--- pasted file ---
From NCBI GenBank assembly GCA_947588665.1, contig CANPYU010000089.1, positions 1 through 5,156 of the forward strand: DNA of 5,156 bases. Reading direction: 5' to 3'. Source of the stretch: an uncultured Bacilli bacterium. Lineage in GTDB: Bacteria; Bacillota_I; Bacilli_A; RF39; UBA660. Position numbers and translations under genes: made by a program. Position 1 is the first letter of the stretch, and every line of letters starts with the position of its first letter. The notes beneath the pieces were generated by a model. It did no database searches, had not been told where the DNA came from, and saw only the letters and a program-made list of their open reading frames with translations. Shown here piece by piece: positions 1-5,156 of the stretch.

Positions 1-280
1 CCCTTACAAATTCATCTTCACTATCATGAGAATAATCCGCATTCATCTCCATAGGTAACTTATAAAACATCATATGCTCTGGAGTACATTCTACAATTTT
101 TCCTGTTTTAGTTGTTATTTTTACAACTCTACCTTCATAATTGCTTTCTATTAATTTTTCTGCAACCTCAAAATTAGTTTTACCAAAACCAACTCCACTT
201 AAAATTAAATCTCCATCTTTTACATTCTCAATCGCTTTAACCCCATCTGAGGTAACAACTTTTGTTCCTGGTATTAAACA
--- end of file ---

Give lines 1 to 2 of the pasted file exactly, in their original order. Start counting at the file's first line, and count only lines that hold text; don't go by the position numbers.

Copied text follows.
From NCBI GenBank assembly GCA_947588665.1, contig CANPYU010000089.1, positions 1 through 5,156 of the forward strand: DNA of 5,156 bases. Reading direction: 5' to 3'. Source of the stretch: an uncultured Bacilli bacterium. Lineage in GTDB: Bacteria; Bacillota_I; Bacilli_A; RF39; UBA660. Position numbers and translations under genes: made by a program. Position 1 is the first letter of the stretch, and every line of letters starts with the position of its first letter. The notes beneath the pieces were generated by a model. It did no database searches, had not been told where the DNA came from, and saw only the letters and a program-made list of their open reading frames with translations. Shown here piece by piece: positions 1-5,156 of the stretch.

Positions 1-280